from the always-read-the-fine-print dept
Judge Roy Moore — former Senate hopeful and twice-removed-for-misconduct Alabama Supreme Court justice — has lost his lawsuit against satirist Sacha Baron Cohen. Having agreed to be on the receiving end of some satire (albeit not knowingly), Roy Moore sued Cohen after falling victim to a prank in which Cohen (performing as his character General Erran Morad) waved an electric wand he claimed could detect sexual predators. The wand beeped while close to Roy Moore.
The bit was, of course, a reference to the cascade of sexual misconduct allegations that rained down on Roy Moore during his run for a Senate seat. Moore claimed that he never would have agreed to this if he hadn’t been duped by Cohen and his production team into thinking he was actually in New York City to receive a prestigious award for his “strong support of Israel.” Moore also claimed the pedophile wand beeping in his presence was defamation — and $95 million of it at that.
Well, it isn’t defamation and if there was any duping (and there was), Roy Moore agreed to it. The New York federal court handling the lawsuit brought by Moore and his wife, Kayla, has dismissed the case with prejudice, using both contract law and the First Amendment to do so.
Moore’s claims fail because he signed a Standard Consent Agreement (SCA) in which he agreed to do (and, more importantly, not do) several things. Because this agreement was willingly signed, all three of Roy Moore’s claims (infliction of emotional distress, fraud, defamation) have already been waived.
Here’s the court [PDF] spelling it out the details Moore apparently failed to read when he signed the agreement:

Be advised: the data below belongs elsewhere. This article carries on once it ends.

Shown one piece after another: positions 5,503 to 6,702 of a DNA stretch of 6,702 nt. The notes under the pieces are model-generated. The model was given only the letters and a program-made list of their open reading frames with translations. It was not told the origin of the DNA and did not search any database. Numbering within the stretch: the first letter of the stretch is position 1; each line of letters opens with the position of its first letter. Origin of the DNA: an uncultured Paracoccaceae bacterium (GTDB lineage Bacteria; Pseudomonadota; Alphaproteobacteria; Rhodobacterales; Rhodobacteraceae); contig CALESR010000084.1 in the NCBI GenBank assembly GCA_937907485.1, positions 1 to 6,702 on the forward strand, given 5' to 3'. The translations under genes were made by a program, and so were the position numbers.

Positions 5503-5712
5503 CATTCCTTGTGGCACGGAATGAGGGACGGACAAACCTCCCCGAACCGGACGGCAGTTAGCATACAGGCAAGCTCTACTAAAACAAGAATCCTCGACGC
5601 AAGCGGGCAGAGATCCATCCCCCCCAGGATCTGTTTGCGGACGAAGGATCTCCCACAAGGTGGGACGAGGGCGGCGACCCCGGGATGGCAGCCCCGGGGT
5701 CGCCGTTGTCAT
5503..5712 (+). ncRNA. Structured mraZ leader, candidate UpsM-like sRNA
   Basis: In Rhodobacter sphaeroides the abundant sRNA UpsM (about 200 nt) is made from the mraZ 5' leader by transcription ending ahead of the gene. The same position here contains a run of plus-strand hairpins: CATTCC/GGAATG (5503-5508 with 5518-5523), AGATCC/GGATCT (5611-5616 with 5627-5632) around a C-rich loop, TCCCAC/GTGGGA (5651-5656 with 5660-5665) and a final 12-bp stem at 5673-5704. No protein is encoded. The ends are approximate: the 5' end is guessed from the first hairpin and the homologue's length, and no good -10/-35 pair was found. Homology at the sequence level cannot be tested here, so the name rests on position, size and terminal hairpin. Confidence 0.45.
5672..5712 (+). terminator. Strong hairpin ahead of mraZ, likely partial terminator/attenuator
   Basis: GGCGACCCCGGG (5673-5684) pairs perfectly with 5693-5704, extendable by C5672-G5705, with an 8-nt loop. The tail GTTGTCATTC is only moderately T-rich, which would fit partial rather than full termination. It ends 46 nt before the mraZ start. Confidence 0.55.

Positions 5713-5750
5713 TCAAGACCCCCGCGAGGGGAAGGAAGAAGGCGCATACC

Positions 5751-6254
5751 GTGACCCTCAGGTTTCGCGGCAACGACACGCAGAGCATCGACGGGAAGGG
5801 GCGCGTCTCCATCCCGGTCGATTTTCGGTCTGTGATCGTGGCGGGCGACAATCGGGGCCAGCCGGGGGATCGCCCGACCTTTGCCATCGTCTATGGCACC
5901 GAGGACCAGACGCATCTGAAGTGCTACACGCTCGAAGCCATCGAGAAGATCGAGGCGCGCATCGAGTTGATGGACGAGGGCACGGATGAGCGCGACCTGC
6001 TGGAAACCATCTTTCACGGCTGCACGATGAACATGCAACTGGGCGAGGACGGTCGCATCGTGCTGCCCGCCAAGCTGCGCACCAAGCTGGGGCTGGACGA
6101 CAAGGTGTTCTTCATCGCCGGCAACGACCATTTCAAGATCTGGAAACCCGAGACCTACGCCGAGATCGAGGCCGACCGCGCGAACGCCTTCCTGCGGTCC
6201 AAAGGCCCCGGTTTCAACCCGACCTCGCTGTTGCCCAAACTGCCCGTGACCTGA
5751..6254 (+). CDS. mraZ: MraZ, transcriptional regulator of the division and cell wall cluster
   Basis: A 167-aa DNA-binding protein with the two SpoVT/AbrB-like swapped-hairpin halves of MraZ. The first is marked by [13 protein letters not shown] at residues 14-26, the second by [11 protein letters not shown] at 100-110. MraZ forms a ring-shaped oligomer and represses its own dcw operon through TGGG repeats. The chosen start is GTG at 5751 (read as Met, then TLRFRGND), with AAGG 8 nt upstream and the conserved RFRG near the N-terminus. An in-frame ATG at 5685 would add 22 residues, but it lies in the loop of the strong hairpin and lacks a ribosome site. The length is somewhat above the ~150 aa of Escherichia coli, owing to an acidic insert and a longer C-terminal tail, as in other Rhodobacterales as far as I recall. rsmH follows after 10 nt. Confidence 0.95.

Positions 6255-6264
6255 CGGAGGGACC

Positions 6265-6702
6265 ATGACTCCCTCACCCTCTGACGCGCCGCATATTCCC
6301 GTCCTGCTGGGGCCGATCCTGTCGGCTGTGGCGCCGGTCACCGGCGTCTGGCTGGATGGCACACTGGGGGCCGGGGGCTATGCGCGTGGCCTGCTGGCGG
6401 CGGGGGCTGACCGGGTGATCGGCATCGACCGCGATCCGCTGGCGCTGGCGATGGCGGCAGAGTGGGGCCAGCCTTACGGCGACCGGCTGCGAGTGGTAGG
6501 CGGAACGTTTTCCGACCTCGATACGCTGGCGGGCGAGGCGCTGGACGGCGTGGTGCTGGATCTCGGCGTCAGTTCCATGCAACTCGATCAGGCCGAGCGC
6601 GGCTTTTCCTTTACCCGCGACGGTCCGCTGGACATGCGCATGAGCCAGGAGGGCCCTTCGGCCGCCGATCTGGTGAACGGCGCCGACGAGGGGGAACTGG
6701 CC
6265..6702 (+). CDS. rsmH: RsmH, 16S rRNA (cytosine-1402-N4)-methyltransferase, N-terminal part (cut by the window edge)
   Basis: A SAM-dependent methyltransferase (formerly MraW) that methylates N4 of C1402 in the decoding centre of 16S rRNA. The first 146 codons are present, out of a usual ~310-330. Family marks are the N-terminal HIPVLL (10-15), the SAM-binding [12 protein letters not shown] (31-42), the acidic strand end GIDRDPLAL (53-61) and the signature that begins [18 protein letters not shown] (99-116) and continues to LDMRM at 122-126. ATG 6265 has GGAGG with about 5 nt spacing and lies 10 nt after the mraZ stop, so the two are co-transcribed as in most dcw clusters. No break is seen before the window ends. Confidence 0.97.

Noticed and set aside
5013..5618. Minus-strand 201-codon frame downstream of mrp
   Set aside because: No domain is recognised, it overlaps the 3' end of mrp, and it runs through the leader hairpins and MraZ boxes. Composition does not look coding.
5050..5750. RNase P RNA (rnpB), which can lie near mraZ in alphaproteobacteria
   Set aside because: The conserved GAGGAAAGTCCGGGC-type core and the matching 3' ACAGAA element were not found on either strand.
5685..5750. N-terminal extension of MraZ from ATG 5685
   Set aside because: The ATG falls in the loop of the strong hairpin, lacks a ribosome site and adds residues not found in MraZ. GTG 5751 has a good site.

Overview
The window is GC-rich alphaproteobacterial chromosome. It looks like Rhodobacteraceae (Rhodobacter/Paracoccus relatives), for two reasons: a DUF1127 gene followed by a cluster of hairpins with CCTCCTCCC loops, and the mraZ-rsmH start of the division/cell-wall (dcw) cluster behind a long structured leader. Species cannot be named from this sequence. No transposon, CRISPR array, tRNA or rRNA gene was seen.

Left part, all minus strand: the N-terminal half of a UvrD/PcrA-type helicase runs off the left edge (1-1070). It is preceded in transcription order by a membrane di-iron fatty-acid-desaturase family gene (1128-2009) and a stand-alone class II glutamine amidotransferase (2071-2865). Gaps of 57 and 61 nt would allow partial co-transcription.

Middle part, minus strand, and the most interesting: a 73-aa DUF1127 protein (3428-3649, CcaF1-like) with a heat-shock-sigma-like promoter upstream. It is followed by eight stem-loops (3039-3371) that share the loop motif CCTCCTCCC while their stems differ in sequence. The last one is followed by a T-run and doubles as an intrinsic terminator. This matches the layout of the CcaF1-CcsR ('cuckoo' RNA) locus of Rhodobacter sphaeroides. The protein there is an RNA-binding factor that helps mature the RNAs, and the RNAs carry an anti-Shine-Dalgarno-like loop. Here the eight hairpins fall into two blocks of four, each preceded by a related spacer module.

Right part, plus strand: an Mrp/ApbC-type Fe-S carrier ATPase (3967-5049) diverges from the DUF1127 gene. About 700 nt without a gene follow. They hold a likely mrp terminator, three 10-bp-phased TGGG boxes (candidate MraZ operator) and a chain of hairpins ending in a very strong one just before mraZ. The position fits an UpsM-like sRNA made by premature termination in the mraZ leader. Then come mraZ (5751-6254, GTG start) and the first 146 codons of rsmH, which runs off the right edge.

Not only does the SCA set forth a clear waiver of any claims “related to the Program,” but the contract even enumerates certain waived claims, including the very three pleaded in this case. Paragraph 4 of the SCA reads:
[Judge Moore] specifically, but without limitation, waives, and agrees not to bring at any time in the future, any claims against the Producer, or against any of its assignees or licensees or anyone associated with the Program, which are related to the Program or its production, or this agreement, including, but not limited to, claims involving assertions of . . . (h) infliction of emotional distress (whether allegedly intentional or negligent), . . . (m) defamation (such as any allegedly false statements made in the Program), . . . (p) fraud (such as any alleged deception about the Program or this consent agreement) . . . .
Moore did have the presence of mind to strike through a portion of the contract related to sexual behavior, but it doesn’t help him.
Confronted with these unambiguous waivers of his only causes of action, Judge Moore turns to language he apparently struck through in another provision of Paragraph 4, which concerns an entirely different potential cause of action, “intrusion or invasion of privacy.” SCA ¶ 4(f). With this modification, the provision reads that Judge Moore waives any claims related to the Program
involving assertions of . . . (f) intrusion or invasion of privacy (
such as any allegedly sexual-oriented or offensive behavior or questioning) . . . .